By T/Sgt. James Lee Hutchinson
Uncle Clarkson Hoar and Aunt Alice lived on a forty acre farm near Fredericksburg, Indiana during the Depression. Early in their marriage they had ‘gone west’ and homesteaded in Oklahoma, but they gave up and returned to live in their home community. They raised their own food and had extra to sell or trade with the Huckster Wagon or General Store. Their only son, Emerson, died shortly after graduating from college and Clark’s brother, Uncle Charlie, was the only close relative in the area. His older brother, Claude (my granddad) had moved to Illinois in search of a better life. The lonely old couple was pleased to have my mother’s family come down for a visit and hearty farmhouse meal. Fredericksburg is a long way from Bedford when you are traveling in a 1930's car and since we sometimes didn’t have a car, it was even farther, but Dad managed to find transportation. Sometimes he borrowed a car, other trips he promised the owner a free chicken dinner to drive us down to the farm for the day. It was a lot more fun when he was able to rent a car so we could stay overnight.
Uncle Clark liked Dad’s help around the farm, was glad to visit with Mom and enjoyed having little children on the farm. Mom saw it as a sort of ‘home coming’ because she had spent her childhood in that neighborhood. It was exciting to pull up in the farm driveway and be welcomed by the loud metallic cackling Guinea hens roosting in the orchard trees. The old couple didn’t need a watch dog, they had a live aerial alarm system! Uncle Clark greeted us with the same message:
“Git out and come on in, you’re in luck an old hen died this morning!”
We realized that of course an old hen had died. That morning he had cut off her head on the chopping block, doused her in a pot of boiling water and plucked off her feathers to prepare her for Aunt Alice’s cast iron stew pot. Aunt Alice took special pride in serving up a complete Sunday chicken dinner any day of the week. She deftly performed magic on her little iron cook-stove in the cozy kitchen. Her meals were special treats for our family and bountiful feasts for a Depression family of five who sometimes went to bed hungry. She could prepare a chicken dinner fit for a king and we carried memories of every meal on our ride back to Bedford. Her kitchen was small but efficient and could be closed off from the rest of the house to keep the dining room cool or hot depending on the weather. Cooling relied on open windows and screen doors to keep the flies out. Two large maple trees kept the house shaded all afternoon. I remember Aunt Alice as a chubby little lady with a large apron who kept bustling about her small kitchen preparing all the ‘fixins’ to enhance her chicken dinner. She didn’t relax until we were seated around the dining room table with heads bowed to ‘return thanks’ for the sumptuous meal she had prepared. The table was loaded with chicken, dumplings, mashed potatoes, biscuits, gravy and all the trimmings. Of course there were extras like her sweet Gerkin pickles, cold slaw and apple butter.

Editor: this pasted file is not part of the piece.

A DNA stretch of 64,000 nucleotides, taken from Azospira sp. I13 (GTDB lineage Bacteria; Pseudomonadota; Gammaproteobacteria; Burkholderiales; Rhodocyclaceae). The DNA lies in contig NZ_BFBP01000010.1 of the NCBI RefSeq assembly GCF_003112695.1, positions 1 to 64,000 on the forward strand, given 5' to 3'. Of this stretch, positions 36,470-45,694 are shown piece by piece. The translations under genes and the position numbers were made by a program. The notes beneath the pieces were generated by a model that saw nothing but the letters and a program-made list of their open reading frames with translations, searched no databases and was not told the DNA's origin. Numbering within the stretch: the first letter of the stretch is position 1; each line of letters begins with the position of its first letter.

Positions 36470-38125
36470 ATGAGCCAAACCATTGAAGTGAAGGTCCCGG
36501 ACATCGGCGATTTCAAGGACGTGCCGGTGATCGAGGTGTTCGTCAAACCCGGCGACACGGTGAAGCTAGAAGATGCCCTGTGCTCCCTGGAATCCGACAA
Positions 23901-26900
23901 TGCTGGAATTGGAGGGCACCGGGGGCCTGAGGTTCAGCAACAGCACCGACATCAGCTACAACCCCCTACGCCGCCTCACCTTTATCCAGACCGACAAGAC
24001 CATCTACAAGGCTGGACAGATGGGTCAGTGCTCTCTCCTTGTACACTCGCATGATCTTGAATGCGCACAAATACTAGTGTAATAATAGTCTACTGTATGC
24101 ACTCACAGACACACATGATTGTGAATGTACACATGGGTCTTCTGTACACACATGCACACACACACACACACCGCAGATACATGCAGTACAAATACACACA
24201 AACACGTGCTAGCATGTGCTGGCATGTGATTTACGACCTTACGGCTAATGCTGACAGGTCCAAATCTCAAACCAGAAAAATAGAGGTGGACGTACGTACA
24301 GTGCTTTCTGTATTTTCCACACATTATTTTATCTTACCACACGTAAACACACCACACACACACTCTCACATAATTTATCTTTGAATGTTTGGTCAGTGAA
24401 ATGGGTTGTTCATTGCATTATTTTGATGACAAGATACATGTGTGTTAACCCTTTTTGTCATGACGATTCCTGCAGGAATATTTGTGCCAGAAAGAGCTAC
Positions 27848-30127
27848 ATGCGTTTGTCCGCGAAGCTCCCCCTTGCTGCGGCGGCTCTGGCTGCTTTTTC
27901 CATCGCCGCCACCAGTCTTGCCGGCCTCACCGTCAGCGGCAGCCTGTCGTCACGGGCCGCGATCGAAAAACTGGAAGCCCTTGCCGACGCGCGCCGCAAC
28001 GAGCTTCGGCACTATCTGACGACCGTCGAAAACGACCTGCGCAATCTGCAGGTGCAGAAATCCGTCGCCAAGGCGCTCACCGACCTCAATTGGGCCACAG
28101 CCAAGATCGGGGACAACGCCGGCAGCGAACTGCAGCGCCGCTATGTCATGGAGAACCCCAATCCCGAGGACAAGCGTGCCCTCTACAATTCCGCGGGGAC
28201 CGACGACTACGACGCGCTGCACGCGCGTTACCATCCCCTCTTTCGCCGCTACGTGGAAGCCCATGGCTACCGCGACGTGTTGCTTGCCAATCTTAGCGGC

I don’t think I ever saw Aunt Alice without an apron to protect her dress from splashes and stains. She used it many ways from wiping her brow to dusting, or a potholder for removing hot pans from the stove. Sometimes it became useful as a bag to carry kindling for her stove or vegetables from the garden. I remember that big dining-living room with a large table and six wood chairs, white plaster walls, hardwood floors and walnut wainscoting. Two rocking chairs faced the black drum heating stove in the corner of the room. Visitors could find seats on the window alcove bench or pull up a dining room chair. One window provided a view east to the chicken house another let them see north to the pump and barn area. A much used door led to the side porch with a stack of dry firewood and the pump which was only a few steps farther. A hallway led to two rooms in the front of the house, the front door and porch.
I was fascinated with the farm because Clark and Alice earned their living from the gardens, fields, animals and fowl they owned. Uncle Clark had no other job; he was a farmer and Aunt Alice was a farm wife. He let us help him with chores like gathering eggs from nests in the henhouse, but cautioned us to leave the white ceramic doorknobs he had placed in nests to fool hens and encourage them to lay more eggs. Aunt Alice said it worked and the old ‘biddies’ cackled proudly every time they laid an egg. The half-wild speckled Guinea hens hid their nests, often up in the trees where they roosted. A job hazard of gathering eggs was to beware of roosters who considered us thieves, trespassing in chicken territory and stealing eggs. A mad rooster would give us the evil eye, ruffle his feathers, flap his wings and strut around us like the king of the barnyard. We were leery of his threats to attack as we retreated to the house with a basket of eggs for Aunt Alice. She agreed that we were wise to keep an eye on roosters and said there was an unwritten barnyard rule:
“Never turn your back on a feisty rooster!”
The farm had an unusual water system. A well in the side yard, just off the side porch, provided drinking and cooking water. I liked to pump the handle of that old iron pump and bring the cool clear water from deep underground into the water bucket. Uncle Clark also kept a tin dipper hanging on the handle and a water bucket in case a neighbor passing by on the gravel lane stopped for a cool drink or needed water for his horse. Aunt Alice said the mailman often stopped to fill and cool down his car radiator. There was also a cistern outside the kitchen to catch and store rainwater from gutters on the eaves of the house. Aunt Alice could pump up that ‘soft water’ for washing or watering the garden in the back of the house. A wood rain barrel at the corner outside the kitchen caught rainwater off the other side of the roof. Most farmers liked to have a full rain barrel or two in case of a fire.